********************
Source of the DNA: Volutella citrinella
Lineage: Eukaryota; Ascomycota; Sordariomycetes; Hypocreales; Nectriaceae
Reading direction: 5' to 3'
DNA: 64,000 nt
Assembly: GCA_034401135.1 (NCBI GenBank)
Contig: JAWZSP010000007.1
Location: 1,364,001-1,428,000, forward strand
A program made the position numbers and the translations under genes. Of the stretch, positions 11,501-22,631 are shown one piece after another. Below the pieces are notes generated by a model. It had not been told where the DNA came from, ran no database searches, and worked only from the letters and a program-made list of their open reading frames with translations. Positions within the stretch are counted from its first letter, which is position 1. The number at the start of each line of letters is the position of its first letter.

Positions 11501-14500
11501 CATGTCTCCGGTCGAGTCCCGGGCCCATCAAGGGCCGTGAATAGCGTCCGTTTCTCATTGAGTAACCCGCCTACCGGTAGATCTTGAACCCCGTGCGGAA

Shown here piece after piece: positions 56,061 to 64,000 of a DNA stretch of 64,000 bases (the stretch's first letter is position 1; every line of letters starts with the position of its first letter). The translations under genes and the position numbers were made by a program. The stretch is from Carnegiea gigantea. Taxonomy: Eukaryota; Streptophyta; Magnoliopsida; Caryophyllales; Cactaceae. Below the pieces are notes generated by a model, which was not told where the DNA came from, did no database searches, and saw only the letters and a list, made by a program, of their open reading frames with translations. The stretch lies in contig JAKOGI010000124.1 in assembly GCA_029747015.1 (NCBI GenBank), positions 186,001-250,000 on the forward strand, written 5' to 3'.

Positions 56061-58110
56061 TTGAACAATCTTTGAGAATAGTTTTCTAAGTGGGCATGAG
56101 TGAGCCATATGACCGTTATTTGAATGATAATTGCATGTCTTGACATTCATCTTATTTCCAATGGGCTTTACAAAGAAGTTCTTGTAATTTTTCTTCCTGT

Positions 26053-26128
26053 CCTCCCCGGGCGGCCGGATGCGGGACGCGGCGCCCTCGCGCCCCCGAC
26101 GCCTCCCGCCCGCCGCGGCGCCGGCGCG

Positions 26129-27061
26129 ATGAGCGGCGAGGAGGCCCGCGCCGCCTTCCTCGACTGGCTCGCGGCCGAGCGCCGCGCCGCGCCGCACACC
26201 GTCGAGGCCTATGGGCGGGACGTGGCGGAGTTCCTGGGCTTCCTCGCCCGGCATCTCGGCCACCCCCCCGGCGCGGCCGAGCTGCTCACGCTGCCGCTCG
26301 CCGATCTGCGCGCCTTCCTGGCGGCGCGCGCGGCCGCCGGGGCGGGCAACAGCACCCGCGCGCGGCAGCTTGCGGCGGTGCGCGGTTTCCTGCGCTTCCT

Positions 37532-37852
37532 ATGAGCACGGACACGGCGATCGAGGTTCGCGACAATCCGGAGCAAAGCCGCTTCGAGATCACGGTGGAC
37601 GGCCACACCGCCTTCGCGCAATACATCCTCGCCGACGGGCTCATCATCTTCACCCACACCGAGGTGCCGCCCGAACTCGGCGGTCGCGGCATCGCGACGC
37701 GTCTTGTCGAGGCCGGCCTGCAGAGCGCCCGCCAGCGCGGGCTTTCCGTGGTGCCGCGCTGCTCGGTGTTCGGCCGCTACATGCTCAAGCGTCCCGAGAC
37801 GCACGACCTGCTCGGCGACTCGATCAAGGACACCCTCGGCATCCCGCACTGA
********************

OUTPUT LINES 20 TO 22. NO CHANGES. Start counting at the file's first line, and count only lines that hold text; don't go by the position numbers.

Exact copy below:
26201 GTCGAGGCCTATGGGCGGGACGTGGCGGAGTTCCTGGGCTTCCTCGCCCGGCATCTCGGCCACCCCCCCGGCGCGGCCGAGCTGCTCACGCTGCCGCTCG
26301 CCGATCTGCGCGCCTTCCTGGCGGCGCGCGCGGCCGCCGGGGCGGGCAACAGCACCCGCGCGCGGCAGCTTGCGGCGGTGCGCGGTTTCCTGCGCTTCCT

Positions 37532-37852